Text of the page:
Sunday, September 15, 2013

Summer Magic and Therapy Dogs

As a therapy dog, Wrangell enjoys being surrounded by admiring fans.
It is early June, the beginning of summer. Yellow Lab Wrangell, sporting an orange vest with a Therapy Dogs Inc. patch, walks into one of the rooms at the day facility for the intellectually disabled in Danville, VA. Therapy dog, Prissy, a perky little black Pomeranian smartly dressed in the latest dog fashion and her handler, Betty, join Wrangell and I making the rounds between the tables. Several people sit at tables doing puzzles, drawing and playing games, but the activity stops abruptly as soon as we enter. Most of the people are just a little nervous and prefer to watch the dogs. A few braver ones tentatively touch, talking low, cradling the dogs' heads in their hands, fingering soft velvet ears and coarser fur across their backs.

In one of the game rooms occupied by residents,

far back in the corner slumped behind a large round table, sits a solitary man about thirty years of age. Although the man does not seem to notice the visiting dogs, as I slowly approach with Wrangell, he grasps his lunch bag and becomes agitated. One of the staff turns to him. "Joel, would you like to pet the dog?" Holding onto his lunch sack for dear life, Joel makes an unhappy sound. His tense body signals loud and clear - No, absolutely not. Wrangell and I retreat, and the staff lady gives us a faint smile and shrug. It's OK. Never push a dog on anyone, you do not know what sort of experience they may have had. Better to step back and give things time.

In the photo at right, Wrangell tries out a noise machine at the facility. He listens to the different noises made when he steps on the colored blocks. Fun!

As the summer progresses and our two therapy dogs continue their weekly visits to the facility, we start greeting people by their first names and making genuine friends. Relationships between the residents, staff and the dogs bud and blossom. The rooms fill with smiles and laughter. Over time the dogs learn which ones like to gently rough them up, which like to lightly caress them and with which they need to be ever so still as a mouse. Joel watches from his solitary corner, sheltered behind his big round table. Never have I seen him walk or talk, yet I notice how his head and eyes follow the dogs as they move from person to person. Often he clutches his lunch bag, but not so tightly as before.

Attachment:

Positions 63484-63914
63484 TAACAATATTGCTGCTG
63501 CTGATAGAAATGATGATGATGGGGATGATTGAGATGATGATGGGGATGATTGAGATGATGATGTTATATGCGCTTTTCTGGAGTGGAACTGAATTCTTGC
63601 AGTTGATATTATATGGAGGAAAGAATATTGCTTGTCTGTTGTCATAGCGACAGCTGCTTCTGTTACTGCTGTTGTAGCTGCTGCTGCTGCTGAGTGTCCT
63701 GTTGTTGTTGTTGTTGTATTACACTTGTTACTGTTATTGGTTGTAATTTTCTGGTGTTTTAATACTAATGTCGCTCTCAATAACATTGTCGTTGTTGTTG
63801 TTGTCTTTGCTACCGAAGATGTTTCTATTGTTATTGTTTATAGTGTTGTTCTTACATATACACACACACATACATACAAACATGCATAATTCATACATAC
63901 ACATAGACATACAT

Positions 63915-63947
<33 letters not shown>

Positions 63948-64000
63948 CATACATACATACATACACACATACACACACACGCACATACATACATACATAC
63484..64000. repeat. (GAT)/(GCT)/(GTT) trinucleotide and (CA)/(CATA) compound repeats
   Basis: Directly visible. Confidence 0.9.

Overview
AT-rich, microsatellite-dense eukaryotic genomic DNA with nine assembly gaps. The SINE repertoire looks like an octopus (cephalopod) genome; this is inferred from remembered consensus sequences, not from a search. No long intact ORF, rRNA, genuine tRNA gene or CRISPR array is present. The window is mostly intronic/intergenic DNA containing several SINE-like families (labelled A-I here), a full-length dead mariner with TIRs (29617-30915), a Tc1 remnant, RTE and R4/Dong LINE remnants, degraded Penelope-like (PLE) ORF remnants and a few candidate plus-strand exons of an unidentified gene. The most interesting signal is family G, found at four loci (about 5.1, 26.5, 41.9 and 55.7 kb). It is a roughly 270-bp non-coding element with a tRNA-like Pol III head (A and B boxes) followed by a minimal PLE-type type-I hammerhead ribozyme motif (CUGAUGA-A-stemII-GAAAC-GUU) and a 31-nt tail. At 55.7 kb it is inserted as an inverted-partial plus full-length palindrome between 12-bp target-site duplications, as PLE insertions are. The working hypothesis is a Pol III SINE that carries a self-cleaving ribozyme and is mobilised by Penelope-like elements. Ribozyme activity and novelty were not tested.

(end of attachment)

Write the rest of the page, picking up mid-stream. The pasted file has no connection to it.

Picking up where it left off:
Early August and a chorus of greetings, like old friends, meets us as we walk the halls and enter the rooms. As Wrangell and I slowly approach Joel, I can tell this time is different. For once his face is open, inviting. We move closer. Leaning toward the big Lab just a little, Joel raises his hand and lightly touches Wrangell on his head. A pat! He quickly pulls the hand away, flashes a grin, then turns as the staff and I in amazed voices congratulate him for what he has just done. Why am I so surprised to see Joel touch the Lab's head? Haven't I seen before the magic therapy dogs work on people over time?

However the next week things have changed again. When Wrangell and I approach I can tell Joel is not as receptive. Yet he does slide over one chair, coming out of his corner, and crouches over a pegboard puzzle, working the pieces. I imagine it is his way of saying, "I am happy you are here." The next week, the last of August, is our final visit to the facility. Somehow it feels like the final act of a play. We promise our summer friends we will come back over the holidays. Understanding, they nod. Finally we enter Joel's usual room, and make our way to the back corner. Then Joel does a curious thing. Instead of extending his hand, he slowly, laboriously, leans down to Wrangell and offers his face. Wrangell gently licks his cheek. Again Joel offers his face, again the dog licks his cheek. With an exhaled breath we all laugh and exclaim, "Hey, Joel, he kissed you!" With a triumphant grin, Joel rears his upper body, leaning way back. His personal victory dance. Although he cannot talk, it is plain what he is feeling inside. It is magic to behold - the mysterious magic that dogs weave as they touch the hearts of people like Joel - and those nearby who get to witness and celebrate.

Note:  Thank-you to Danville-Pittsylvania County Community Services for giving me permission to post this story and the photos.

Therapy dogs Wrangell and Prissy take a break outside the Danville facility. We joke that the two dogs have all the bases covered. Wrangell is large, yellow, short-haired and male. Prissy is small, dark, long-haired and female!

Brad and Wrangell become friends.
Administrative staff enjoy the therapy dogs as much as the day-goers.


  1. That is such a sweet story and put a smile on my face. It is so amazing the impact dogs have on people. I always said if any of my puppies don't make it as a service dog, I want to get him/her certified as a therapy dog. You and Wrangell are doing some great work!

  2. Thank you! glad you liked the story. The more Wrangell and I do therapy work, the more fun we have. So many stories to tell too!